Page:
The Incident at Antioch (Box 16.5)

The crisis at Antioch, reported by Paul in Galatians 2, was sparked by the issue of table fellowship: representatives of James (brother of Jesus and leader of the Jerusalem church) encouraged the Jewish Christians in that community to observe Jewish dietary laws, even though this required them to separate themselves from the gentile Christians when the community shared meals together, including, we might assume, celebrations of the Lord’s Supper.

Such a policy probably was presented as a mediating “separate but equal” position: let the gentiles who become Christians live as gentiles, and the Jews who become Christians live as Jews. Paul would have none of it, rejecting both parts of that proposal as hypocrisy (Gal. 2:13).

Let the Gentiles Who Become Christians Live as Gentiles

Paul thinks that it is hypocritical to claim that the policy of separate tables allows gentiles to live as gentiles, because the actual effect is to “compel the Gentiles to live like Jews” (Gal. 2:14). He does not explain exactly why that is the case, but the point may be that the policy marginalizes gentiles within the community and puts social pressure on them to become law-observant like the respected church leaders who eat at the Jewish Christian table.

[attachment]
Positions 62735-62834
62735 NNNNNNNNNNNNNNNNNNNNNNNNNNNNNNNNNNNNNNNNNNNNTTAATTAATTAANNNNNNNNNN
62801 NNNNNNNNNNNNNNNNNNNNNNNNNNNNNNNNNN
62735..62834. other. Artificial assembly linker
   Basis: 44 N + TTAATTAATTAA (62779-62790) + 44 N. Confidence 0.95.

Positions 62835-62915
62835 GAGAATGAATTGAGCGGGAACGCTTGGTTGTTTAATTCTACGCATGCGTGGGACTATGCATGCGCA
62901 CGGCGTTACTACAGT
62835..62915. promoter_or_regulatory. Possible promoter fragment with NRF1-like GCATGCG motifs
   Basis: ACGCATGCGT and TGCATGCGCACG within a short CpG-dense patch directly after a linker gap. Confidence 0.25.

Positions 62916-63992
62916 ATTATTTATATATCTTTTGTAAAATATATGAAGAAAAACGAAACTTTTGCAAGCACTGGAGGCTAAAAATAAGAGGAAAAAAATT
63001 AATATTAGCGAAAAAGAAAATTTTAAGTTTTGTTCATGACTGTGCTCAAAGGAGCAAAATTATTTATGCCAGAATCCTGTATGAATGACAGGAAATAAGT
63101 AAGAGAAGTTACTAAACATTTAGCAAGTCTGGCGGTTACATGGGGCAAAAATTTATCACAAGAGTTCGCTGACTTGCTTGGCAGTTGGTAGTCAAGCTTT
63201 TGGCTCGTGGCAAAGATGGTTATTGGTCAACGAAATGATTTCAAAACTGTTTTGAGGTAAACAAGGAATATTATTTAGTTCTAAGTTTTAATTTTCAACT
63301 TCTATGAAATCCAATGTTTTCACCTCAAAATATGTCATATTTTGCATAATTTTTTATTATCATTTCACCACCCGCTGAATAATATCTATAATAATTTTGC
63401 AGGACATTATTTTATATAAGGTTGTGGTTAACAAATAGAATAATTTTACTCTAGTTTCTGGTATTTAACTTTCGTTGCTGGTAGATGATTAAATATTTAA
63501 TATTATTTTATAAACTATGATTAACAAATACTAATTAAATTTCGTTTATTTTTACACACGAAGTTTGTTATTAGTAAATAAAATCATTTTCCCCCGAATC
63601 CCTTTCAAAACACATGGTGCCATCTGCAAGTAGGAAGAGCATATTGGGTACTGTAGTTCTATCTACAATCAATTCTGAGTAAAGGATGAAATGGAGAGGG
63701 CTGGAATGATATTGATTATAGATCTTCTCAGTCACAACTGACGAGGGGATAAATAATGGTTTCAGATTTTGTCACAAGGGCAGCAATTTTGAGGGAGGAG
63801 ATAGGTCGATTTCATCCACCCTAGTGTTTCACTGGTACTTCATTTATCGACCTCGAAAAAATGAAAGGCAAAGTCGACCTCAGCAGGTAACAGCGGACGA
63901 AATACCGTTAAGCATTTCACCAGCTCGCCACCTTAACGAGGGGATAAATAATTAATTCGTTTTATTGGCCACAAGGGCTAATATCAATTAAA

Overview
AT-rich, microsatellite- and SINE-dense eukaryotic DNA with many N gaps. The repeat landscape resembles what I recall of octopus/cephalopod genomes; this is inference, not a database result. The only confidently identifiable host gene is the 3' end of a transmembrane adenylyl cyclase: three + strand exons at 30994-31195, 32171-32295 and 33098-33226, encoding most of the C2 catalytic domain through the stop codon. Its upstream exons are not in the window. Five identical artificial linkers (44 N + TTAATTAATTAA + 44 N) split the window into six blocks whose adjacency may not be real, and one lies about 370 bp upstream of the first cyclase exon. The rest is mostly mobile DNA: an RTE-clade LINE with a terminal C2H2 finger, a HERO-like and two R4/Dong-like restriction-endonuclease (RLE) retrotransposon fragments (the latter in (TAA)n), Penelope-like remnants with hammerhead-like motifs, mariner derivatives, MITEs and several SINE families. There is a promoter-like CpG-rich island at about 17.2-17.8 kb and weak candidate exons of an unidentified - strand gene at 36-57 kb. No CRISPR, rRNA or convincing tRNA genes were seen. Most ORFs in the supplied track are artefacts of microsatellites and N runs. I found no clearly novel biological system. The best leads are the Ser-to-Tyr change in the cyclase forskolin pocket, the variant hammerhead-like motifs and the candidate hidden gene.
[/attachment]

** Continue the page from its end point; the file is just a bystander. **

Let the Jews Who Become Christians Live as Jews

Paul claims that Jews who become Christians actually live as gentiles in the only sense that matters: they live as people who have been justified by faith in Jesus Christ, just as the gentiles are (2:15–16). It is hypocritical for Jews to live as gentiles in this sense (trusting in Christ for justification) and still claim to be living as Jews just because they keep dietary laws.

The book of Jubilees, written around the time of Jesus (give or take fifty years), offers this advice to Jews:

Compared to that standard, Paul’s opponents probably thought that they were being generous in sharing a meal with gentiles, albeit at separate tables. But Paul thought that “the truth of the gospel” demanded that Jews and gentiles eat together without any distinction (Gal. 2:11–14; see also 3:28).